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A second candidate against MDR infections
February 2018
by Lori Lesko  |  Email the author
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SOUTH SAN FRANCISCO, Calif.—Late-stage biopharma Achaogen Inc. rang in the new year by heralding positive top-line results from its Phase 1 clinical study of C-Scape, the company’s second antibacterial candidate being developed for multi-drug resistant (MDR) gram-negative infections. C-Scape, an oral drug, was found to be well tolerated across all doses studied in the Phase 1 trial, with no drug-drug interaction between the previously approved compounds when dosed in combination.
 
Achaogen believes the greatest unmet medical needs lie among infections due to MDR gram-negative bacteria, where the problem is extensive and growing and the industry pipeline of drug candidates is sparse.
 
“The positive top-line results from this first-in-human clinical trial for C-Scape are supportive of further evaluation, and we continue to plan for Phase 3 in 2018,” states Kenneth Hillan, president of  Achaogen R&D. “The FDA has previously indicated that a single Phase 3 study in cUTI [complicated urinary tract infections], if successful, would be sufficient for licensure, and we plan to meet with the FDA in early 2018 to seek agreement on the details of our development plan.”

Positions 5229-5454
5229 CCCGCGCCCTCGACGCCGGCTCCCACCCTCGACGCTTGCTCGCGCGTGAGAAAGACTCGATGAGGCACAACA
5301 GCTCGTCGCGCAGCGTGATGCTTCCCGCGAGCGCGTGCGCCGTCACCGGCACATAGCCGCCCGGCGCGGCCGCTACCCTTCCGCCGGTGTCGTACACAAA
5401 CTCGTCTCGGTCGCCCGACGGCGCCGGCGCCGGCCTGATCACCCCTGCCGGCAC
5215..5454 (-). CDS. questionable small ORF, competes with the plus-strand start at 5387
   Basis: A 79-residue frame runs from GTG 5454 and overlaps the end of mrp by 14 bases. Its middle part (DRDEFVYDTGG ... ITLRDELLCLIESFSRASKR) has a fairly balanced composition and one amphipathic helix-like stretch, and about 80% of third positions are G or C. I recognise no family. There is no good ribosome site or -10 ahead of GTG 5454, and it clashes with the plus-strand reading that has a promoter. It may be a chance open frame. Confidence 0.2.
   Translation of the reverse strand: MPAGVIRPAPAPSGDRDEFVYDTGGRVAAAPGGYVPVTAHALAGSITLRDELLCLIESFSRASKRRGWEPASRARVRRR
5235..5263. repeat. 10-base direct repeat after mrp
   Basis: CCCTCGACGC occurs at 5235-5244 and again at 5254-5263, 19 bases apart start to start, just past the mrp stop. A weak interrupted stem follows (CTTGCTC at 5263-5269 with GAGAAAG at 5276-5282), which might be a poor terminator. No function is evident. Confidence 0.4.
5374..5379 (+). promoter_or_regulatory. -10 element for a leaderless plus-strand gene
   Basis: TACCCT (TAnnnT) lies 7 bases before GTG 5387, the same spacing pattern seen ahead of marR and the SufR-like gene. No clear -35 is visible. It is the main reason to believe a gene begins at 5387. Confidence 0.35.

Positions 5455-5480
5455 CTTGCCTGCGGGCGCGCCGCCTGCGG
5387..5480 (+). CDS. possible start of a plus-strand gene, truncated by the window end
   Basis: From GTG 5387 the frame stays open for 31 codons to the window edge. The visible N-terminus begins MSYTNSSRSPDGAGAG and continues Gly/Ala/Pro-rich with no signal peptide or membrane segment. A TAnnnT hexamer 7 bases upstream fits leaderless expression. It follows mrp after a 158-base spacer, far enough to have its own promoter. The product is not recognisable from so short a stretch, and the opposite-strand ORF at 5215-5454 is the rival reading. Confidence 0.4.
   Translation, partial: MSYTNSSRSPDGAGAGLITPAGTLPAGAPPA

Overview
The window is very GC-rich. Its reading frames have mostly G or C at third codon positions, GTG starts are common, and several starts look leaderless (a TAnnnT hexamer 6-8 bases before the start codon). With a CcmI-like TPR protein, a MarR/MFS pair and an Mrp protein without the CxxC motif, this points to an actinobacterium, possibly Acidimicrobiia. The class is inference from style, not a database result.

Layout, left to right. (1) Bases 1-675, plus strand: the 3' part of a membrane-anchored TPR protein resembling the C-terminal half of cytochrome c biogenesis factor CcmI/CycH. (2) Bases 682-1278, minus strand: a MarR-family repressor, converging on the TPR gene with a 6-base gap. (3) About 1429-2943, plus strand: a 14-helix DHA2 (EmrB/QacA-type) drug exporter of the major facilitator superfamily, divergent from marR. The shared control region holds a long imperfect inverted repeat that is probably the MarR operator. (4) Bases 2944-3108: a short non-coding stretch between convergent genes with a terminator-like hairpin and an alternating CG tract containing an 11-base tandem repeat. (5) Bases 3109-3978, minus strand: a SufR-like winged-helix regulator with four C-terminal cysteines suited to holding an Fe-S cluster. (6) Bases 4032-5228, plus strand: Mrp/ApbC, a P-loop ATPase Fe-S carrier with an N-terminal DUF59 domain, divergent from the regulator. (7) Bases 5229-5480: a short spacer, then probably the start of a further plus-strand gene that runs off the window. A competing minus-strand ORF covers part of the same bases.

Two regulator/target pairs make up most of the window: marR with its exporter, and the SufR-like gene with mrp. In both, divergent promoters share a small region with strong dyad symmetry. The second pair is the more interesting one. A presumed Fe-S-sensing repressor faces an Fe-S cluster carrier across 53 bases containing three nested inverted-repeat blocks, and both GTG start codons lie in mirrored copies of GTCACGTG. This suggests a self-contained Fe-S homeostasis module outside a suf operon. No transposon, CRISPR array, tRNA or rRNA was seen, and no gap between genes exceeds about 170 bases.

C-Scape has been awarded Qualified Infectious Disease Product (QIDP) status by FDA for the treatment of cUTI, including acute pyelonephritis. QIDP designation provides incentives for new antibiotic treatments, including priority review and additional market exclusivity.
 
“Given the need for additional oral antibiotic options for infections due to ESBL-producing Enterobacteriaceae, we plan to pursue a 505(b)(2) development pathway to take advantage of the development studies performed on ceftibuten and clavulanate, the two previously approved component drugs of C-Scape,” Hillan adds.
 
Achaogen CEO Blake Wise says, “ESBL-producing Enterobacteriaceae are generally resistant to currently available oral therapies. The lack of adequate oral therapies leads to patients needing to be hospitalized to receive intravenous therapy.”
 
“New oral agents with activity against ESBL-producing organisms are badly needed to reduce hospitalization and the reliance on IV carbapenems,” he continues. “We estimate that there are over 500,000 of these infections annually in the U.S., and this number continues to grow.”
 
There are an estimated three million cUTI patients treated in hospitals each year in the U.S., with more treated in the community, Wise says. Urinary tract infections are considered complicated when any functional or structural abnormality of the genitourinary tract is present, or when the infection has ascended to involve the kidneys (termed acute pyelonephritis).
 
Based on what we learned in our recently completed Phase 1 trial, we remain focused on initiating the Phase 3 program this year,” Wise says. “Prior to that, we’ll be working towards developing a comprehensive package for a pre-Phase 3 meeting with the FDA, which will include clinical and non-clinical information about C-Scape.”